Third of surgeons do not have adequate protective equipment, survey finds

A third of surgeons and trainees across the UK do not believe they have an adequate supply of protective equipment to do their job safely, new research has found.

A survey of nearly 2,000 surgeons and surgical trainees, published on Sunday, also found that 57% said there had been shortages of personal protective equipment (PPE) at their organisations in the last 30 days.

The survey, carried out by the Royal College of Surgeons (RCS), also found that 72% of respondents believed widespread testing of the population would be necessary before the UK lockdown could end.

The RCS figures showed a wide regional variation in surgeons’ experience, with more than half in the Thames Valley saying they now have access to adequate PPE compared to about a third in the North West.

Personal protective equipment
(PA Graphics)

In London 33% of respondents said they did not believe their NHS trust had an adequate supply of protective equipment.

The college warned that accessing protective equipment should not be a postcode lottery.

Its vice-president Sue Hill said there was still a lot more work to do to get an adequate supply of equipment to the front lines.

She added: “Things are going broadly in the right direction with fewer surgeons telling us there is an inadequate supply of PPE in their trust now, than over the past month.

“But progress in this fast-moving crisis feels painfully slow.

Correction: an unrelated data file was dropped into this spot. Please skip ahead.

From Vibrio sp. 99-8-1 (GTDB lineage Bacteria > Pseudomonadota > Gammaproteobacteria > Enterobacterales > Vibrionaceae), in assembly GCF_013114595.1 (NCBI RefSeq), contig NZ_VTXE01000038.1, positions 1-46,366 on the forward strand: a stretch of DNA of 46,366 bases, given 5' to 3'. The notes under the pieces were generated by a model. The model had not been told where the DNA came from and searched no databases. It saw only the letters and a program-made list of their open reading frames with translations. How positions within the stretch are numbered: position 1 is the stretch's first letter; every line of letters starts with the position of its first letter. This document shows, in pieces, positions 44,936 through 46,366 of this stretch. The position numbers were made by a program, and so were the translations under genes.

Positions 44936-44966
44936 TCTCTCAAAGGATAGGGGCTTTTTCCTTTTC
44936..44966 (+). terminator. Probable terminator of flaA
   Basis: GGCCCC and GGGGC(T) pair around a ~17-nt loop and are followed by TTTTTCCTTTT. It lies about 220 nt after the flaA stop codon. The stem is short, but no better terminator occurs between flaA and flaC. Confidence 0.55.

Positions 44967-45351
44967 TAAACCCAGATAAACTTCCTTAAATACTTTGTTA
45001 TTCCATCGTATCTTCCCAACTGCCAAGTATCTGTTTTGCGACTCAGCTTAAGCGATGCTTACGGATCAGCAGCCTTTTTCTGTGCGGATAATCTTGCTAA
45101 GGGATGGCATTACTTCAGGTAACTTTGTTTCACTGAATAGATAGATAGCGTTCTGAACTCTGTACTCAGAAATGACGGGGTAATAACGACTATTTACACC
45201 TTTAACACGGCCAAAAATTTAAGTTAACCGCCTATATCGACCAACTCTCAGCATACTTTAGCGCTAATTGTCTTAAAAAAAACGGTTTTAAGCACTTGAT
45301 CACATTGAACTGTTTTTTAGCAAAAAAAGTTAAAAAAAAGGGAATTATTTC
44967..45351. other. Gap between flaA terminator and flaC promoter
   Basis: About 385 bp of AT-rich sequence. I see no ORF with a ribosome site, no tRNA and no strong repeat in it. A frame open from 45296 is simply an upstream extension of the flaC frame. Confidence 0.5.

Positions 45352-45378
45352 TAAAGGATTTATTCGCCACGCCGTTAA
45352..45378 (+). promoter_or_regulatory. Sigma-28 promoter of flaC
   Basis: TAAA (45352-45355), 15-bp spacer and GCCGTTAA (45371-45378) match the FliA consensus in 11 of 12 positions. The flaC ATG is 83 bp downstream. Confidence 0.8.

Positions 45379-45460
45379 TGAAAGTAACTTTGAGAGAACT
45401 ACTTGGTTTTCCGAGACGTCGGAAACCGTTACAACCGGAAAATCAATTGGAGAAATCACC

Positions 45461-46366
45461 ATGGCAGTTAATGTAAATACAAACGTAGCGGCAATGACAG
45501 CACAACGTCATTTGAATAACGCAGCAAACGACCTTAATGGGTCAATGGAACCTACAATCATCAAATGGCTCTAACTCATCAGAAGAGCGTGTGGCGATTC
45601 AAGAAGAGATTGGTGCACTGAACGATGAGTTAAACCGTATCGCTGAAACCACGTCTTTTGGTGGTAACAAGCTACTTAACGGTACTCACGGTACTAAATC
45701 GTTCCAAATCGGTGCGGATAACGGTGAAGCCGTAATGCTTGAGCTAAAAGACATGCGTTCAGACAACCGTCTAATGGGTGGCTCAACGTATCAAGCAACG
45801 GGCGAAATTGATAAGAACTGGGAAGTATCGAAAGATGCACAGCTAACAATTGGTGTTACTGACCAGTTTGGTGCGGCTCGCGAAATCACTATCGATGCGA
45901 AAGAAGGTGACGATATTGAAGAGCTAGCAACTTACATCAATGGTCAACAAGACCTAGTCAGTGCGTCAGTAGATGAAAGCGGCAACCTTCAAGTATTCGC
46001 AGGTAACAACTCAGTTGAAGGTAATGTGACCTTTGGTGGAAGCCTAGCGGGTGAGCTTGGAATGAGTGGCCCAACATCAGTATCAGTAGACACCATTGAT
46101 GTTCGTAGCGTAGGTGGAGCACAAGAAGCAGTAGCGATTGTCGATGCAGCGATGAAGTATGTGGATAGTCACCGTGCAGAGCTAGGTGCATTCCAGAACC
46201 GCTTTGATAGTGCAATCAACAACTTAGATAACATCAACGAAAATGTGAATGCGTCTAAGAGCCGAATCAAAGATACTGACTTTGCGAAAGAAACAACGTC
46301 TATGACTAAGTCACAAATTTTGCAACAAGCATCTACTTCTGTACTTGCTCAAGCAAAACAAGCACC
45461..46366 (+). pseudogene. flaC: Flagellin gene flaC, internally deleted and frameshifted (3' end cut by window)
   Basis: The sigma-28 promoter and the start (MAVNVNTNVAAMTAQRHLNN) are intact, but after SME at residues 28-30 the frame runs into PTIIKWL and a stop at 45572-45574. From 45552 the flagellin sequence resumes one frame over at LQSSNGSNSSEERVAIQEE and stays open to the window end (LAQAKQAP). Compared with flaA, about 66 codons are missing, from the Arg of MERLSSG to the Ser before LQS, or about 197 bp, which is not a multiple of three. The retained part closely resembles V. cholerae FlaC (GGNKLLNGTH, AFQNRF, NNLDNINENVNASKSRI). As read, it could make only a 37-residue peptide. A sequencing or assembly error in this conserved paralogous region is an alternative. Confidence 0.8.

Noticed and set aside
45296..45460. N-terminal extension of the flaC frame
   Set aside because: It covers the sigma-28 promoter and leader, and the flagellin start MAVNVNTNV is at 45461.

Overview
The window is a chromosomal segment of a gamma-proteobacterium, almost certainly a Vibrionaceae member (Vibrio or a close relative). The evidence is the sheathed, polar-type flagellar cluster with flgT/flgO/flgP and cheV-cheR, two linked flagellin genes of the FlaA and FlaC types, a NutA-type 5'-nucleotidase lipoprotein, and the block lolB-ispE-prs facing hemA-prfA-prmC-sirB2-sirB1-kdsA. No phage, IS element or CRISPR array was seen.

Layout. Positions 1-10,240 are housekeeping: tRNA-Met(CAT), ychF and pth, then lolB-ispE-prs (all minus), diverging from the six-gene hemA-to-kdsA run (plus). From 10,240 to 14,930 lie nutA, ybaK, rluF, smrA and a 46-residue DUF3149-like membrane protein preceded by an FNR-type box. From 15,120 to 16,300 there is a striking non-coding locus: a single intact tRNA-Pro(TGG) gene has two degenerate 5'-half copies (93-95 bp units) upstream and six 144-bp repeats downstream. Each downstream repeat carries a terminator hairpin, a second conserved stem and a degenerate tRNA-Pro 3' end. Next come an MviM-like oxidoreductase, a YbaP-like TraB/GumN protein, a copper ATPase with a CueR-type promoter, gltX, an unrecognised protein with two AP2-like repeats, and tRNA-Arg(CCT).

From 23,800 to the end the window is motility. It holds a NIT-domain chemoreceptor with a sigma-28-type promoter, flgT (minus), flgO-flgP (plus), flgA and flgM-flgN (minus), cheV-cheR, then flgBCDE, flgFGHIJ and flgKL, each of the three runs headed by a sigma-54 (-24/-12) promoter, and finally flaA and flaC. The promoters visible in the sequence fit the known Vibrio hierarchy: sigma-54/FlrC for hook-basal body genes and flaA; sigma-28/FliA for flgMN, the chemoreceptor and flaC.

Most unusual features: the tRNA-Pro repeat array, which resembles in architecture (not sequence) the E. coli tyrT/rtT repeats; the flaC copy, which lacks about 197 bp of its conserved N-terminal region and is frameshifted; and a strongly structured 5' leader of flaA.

“PPE supply should not be a postcode lottery – the most acutely affected areas need more kit, fast.”

We have been working on and continuously reviewing our guidance as the surgical workforce adapts to the challenges caused by the #COVID19 pandemic. Find out more about our useful resources: https://t.co/VKHT2EHrdipic.twitter.com/at1l1DTo0u

— RCollege of Surgeons (@RCSnews) April 11, 2020

While the college welcomed the new guidance on PPE issued by NHS England at the beginning of the month, Miss Hill said it was “meaningless” if the kit did not reach the front line.

The survey also found that more than half of respondents said they were sceptical about getting tested for Covid-19 themselves if they needed one.

Confidence in testing was lowest in the East of England where 75% of surgeons said they believe they would not get access to a test.

Miss Hill said: “It’s welcome that the cap on staff testing for Covid-19 has been lifted in the past few days, but surgeons and trainees working at the coal face do not yet have confidence in the country’s capacity to test even NHS staff, let alone the wider population.

“PPE and testing go hand in hand – you need good access to both to keep everyone on staff as safe as possible through this crisis, and to keep hospitals functioning.”

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